Inside 'The Beast' Limousine That Carried Obama To The Inauguration

Caddy1, military, defence

Photo: MotorAuthority

At a cost of over $300,000 and enough armour to stop an RPG, the President’s ground vehicle is a very resilient ride.It looks like a Caddy STS on the outside, but on the inside it has everything the Secret Service needs to protect their boss from threats he may face on the road.

It’s so up-armoured and filled with gear, agents call it The Beast.

On the road it’s surrounded by a motorcade of up to 30 other vehicles, including local police, The Beast’s decoy, a mobile communications centre, press, and other armed vehicles.

In the Service's early days, the presidential vehicle wasn't exactly secure — the carriage was open, and horses can only gallop so fast.

The invention of the car was a huge step, but the desire to be close to their constituents kept presidents in danger

After President John F. Kennedy's death, the Secret Service gave itself a top-to-bottom policy overhaul, and open cars got the boot.

Today, the president's ride, to start, is completely sealed in case of a biochemical attack.

The fuel tank is sealed with foam, so it won't explode, even if it takes a direct hit.

The trunk carries an oxygen supply, fire-fighting equipment ...

And according to some reports, a supply of blood of the president's blood type.

In the front, The Beast has a night vision lens and tear gas cannons.

The agents have a Remington shotgun handy, just in case.

The run-flat tires are Kevlar-enforced, puncture- and shred-resistant ... but if they do get punctured, the steel wheels can keep rolling.

Of course, it's the steel, aluminium, titanium, and ceramic body that makes Caddy One a moving fortress.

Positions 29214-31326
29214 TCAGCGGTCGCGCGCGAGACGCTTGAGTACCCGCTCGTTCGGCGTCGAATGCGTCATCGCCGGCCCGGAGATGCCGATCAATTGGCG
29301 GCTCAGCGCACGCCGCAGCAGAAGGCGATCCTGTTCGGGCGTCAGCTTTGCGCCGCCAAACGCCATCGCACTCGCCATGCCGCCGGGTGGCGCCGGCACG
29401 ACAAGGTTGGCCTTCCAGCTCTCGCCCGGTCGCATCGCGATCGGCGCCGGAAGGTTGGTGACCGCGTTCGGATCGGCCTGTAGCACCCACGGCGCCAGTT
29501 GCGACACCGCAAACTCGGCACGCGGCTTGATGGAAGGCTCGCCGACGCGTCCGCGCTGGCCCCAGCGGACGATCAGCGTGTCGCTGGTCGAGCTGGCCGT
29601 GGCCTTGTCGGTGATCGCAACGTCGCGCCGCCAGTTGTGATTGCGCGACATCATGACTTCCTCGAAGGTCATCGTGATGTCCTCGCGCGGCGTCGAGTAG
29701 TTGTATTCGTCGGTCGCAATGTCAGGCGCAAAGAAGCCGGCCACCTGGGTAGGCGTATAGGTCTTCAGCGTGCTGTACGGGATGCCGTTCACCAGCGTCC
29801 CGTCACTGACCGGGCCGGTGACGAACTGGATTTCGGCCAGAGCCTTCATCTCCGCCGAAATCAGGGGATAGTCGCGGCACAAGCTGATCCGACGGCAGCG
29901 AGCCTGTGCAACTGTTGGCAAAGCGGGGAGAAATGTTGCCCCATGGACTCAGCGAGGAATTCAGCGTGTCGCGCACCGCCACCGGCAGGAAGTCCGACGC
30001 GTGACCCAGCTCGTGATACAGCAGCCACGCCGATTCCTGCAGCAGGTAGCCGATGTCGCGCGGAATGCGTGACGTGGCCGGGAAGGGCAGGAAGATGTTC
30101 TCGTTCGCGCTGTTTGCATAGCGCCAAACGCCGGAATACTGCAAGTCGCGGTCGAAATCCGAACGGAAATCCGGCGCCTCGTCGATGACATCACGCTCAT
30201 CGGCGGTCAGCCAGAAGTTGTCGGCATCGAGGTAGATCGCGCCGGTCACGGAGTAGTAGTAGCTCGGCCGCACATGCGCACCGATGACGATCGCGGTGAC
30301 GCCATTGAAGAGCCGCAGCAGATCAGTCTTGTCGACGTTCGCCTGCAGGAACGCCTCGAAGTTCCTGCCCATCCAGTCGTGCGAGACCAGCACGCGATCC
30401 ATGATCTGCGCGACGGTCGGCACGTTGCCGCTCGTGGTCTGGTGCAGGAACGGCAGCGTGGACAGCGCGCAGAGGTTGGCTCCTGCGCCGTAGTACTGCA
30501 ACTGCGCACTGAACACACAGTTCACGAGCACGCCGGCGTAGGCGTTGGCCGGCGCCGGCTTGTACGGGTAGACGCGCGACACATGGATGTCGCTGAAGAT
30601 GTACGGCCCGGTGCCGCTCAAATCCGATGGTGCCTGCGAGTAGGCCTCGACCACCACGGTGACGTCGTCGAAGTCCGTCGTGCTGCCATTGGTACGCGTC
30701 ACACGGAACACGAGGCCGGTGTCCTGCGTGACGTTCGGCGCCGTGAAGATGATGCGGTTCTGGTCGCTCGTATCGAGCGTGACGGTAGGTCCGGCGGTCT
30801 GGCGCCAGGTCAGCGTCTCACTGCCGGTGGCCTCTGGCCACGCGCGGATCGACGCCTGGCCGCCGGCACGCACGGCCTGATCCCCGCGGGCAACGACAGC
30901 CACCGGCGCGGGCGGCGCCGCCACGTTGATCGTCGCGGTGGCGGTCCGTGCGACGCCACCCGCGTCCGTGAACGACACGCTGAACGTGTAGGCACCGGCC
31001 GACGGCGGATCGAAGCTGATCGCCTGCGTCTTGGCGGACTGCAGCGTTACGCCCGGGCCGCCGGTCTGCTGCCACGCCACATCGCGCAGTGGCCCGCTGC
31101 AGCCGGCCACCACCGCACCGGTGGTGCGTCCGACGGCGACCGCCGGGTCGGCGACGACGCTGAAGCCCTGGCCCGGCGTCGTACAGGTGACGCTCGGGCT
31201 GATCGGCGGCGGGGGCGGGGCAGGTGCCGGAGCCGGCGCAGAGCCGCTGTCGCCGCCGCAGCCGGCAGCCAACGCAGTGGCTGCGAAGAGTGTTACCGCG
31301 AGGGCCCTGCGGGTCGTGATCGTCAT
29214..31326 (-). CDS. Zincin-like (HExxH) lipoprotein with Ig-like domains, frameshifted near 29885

The security layers are carefully installed, and several features overlap so there isn't a single weak spot.

The doors are as heavy as a 757 cabin door, with 8-inch thick armour plating.

The Secret Service won't discuss details about the windows, but Discovery spoke to International Armoring Corporation, which makes similar windows.

The first few glass layers can absorb a bullet, while the inner plastic layers essentially catch the bullet like a baseball glove.

This is what a window, with half the thickness, looks like from the outside after getting shot.

The back remains smooth.

Mark Burton, the company's CEO, also demonstrated that JFK probably would have survived, had he had armoured windows Nov. 22, 1963.

All the protection does come at a cost: Caddy One can only go about 60 mph, and only gets 8 mpg.

One asset that doesn't slow the car down is the staff of agents who go through intense training before getting behind the wheel.

And the counter snipers that line every route, to keep the agents on the ground from having to use all of Caddy One's features.

So the president can stay safe, even if he leaves the 'belly of The Beast.'

Here's a bonus slide to sum up everything.

That's how the president gets around on the ground

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